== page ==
The Obama administration said Sunday a late surge in sign-ups resulted in 1.1 million Americans enrolling in ObamaCare before last week’s deadline to get insurance coverage starting Jan. 1. -- a sign the federal website is getting fixed but not enough good news to sway critics of the health care law.
“A million Americans?” Rep. Darrell Issa, R-Calif., said to Fox News. “I don’t think that’s anything to celebrate. It was a failed [website] launch, a flawed law and it needs real change.”
Rep. Joaquin Castro, D-Texas, acknowledged problems but supported the legislation and argued every big law has needed early changes.
“It gets health care to people in a better way,” he said on NBC’s “Meet the Press.”
The administration said more than 975,000 Americans signed up between December 1 and the December 24 deadline to ensure coverage beginning on the first day of 2014.
Officials also boasted HealthCare.gov was able to support 83,000 concurrent visitors on December 23, the next-to-last day before the sign-up deadline.
The numbers released Sunday are indeed a dramatic improvement from the mere 137,000 Americans who enrolled in November and the 27,000 who signed up in October, the first month of operation for the error-prone site.
However, Dr. Scott Gottlie, of the American Enterprise Institute, questions the extent of the late surge, considering 900,000 had enrolled by Dec. 22. And he told “Fox News Sunday” that he expected the total number to be roughly 2 million when he came on the show.
The enrollment numbers come at a critical moment for President Obama's sweeping health care law, which becomes "real" for many Americans on Jan. 1 when coverage through the exchanges and key patient protections kick in.
"As we continue our open enrollment campaign, we experienced a welcome surge in enrollment as millions of Americans seek access to affordable health care coverage," Marilyn Tavenner, the head of the Center for Medicare and Medicaid Services, said in a blog post.
The administration has yet to provide a December update on the 14 states running their own exchanges. While California, New York, Washington, Kentucky and Connecticut have performed well, others are still struggling.
The fledgling federal and state exchanges are still likely to fall short of the government's own targets for 2013. The administration had projected more than 3.3 million overall would be enrolled through both by the end of the year.
Tavenner said fixes to the website, which underwent a major overhaul to address widespread outages and glitches, contributed to December's figures. But the problems haven't totally disappeared. Thousands of people wound up waiting on hold for telephone help on Christmas Eve for a multitude of reasons, including technical difficulties.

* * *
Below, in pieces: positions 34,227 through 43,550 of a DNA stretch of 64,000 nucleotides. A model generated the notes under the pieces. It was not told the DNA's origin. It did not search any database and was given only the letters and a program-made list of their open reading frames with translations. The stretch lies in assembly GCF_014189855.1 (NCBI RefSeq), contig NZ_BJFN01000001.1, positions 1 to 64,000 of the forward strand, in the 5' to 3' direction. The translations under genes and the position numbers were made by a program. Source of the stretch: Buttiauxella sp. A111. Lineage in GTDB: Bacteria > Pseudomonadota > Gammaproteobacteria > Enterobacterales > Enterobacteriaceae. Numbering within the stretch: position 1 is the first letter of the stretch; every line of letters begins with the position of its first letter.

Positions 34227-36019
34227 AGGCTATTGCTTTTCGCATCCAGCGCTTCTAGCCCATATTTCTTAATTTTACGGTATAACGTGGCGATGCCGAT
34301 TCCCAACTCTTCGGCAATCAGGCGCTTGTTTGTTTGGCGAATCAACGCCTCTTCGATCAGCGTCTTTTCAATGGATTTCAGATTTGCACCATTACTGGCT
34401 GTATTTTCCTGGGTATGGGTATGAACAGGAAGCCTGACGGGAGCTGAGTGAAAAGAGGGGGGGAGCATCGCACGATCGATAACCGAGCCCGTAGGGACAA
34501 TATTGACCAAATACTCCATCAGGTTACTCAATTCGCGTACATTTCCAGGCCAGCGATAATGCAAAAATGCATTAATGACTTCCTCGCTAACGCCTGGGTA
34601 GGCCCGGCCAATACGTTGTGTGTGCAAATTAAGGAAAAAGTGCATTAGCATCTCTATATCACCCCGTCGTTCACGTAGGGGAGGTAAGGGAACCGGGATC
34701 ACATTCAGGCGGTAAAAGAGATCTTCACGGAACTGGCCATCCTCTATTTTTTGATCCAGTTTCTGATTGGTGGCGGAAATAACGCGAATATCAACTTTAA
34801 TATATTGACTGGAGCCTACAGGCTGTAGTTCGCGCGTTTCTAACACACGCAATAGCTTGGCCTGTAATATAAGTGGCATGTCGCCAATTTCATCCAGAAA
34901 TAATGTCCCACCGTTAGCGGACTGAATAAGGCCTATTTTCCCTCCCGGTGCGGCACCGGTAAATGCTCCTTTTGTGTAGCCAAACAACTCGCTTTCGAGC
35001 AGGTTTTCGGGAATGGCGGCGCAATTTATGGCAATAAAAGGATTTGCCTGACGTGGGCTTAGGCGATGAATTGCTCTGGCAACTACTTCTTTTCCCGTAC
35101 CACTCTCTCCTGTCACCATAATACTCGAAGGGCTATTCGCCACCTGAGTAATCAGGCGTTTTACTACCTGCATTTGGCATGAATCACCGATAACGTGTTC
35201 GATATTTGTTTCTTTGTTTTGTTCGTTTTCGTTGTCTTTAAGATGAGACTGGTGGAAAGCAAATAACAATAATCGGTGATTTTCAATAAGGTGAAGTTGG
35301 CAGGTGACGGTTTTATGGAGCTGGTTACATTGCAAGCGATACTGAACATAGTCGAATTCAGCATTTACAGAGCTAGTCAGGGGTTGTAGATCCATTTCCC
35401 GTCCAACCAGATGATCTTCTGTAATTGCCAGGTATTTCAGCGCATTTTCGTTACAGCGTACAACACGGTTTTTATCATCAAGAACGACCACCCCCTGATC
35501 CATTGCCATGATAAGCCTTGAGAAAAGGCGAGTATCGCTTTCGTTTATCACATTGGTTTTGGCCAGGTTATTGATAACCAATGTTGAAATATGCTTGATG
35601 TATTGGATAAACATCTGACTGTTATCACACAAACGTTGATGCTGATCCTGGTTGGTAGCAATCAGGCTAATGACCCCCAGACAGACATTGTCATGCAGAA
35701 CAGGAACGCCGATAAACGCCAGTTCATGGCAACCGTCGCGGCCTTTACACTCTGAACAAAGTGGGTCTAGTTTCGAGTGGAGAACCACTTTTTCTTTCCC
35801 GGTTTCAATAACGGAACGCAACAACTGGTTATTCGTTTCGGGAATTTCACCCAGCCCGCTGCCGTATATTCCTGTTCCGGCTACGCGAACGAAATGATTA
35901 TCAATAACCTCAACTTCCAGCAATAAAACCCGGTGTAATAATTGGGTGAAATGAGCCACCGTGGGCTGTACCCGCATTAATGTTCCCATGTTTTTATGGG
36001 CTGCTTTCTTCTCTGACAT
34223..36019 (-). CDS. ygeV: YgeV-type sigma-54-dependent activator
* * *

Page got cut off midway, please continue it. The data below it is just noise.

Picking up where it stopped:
For Americans who successfully chose insurance plans by Dec. 24, coverage should start on New Year's Day for those who pay their first month's premium by the due date, which in most cases has been extended until Jan. 10.
But insurers have complained that another set of technical problems, largely hidden from consumers, has resulted in the government passing along inaccurate data on enrollees. The White House says the error rate has been significantly reduced. Yet with a flood of sign-ups that must be processed in just days, it remains unclear whether last-minute enrollees will encounter a seamless experience if they try to use their new benefits come Jan. 1.
The political fallout from the website's calamitous rollout could pale in comparison to the heat that Obama might take if Americans who signed up and paid their premiums arrive at the pharmacy or the emergency room and find there's no record of their coverage.
Republican critics, already on the lookout for health-law failures to exploit in the 2014 midterm elections, would be emboldened to argue that shortcomings with the law's implementation have jeopardized Americans' health.
As make-or-break January approaches, officials are also working to prevent gaps in coverage for millions of Americans whose individual policies were canceled this fall because they fell short of the law's requirements. In one of a series of last-minute tweaks, the administration in December said even if those individuals don't sign up for new plans, they won't face the penalty the law imposes on Americans who fail to get insurance by March 31.
A key indicator of whether state-run exchanges are keeping pace with the federal exchange will come next month, when the administration releases full December figures. Overall, the goal is to sign up 7 million Americans before the first-year open enrollment period closes at the end of March.
A few states offering their own updates have posted encouraging totals, including New York, where more than 200,000 have enrolled either through the state exchange or through Medicaid, a government program expanded under Obama's health law to cover more people. In California, a tally released Friday showed nearly 430,000 have enrolled through the exchange so far.
Another major unknown is whether the recent surge in enrollments skewed toward older Americans whose medical needs are expensive to cover, or whether the administration succeeded in recruiting younger and healthier people whose participation is critical to the law's success. Those details for December are expected to be released in mid-January.
Former Vermont Gov. Howard Dean, a Democrat, agreed with Gottlie on “Fox News Sunday” that the high number of expensive policies purchased suggests older or less-healthy people are enrolling because such plans provide more extensive coverage.
The Associated Press contributed to this report.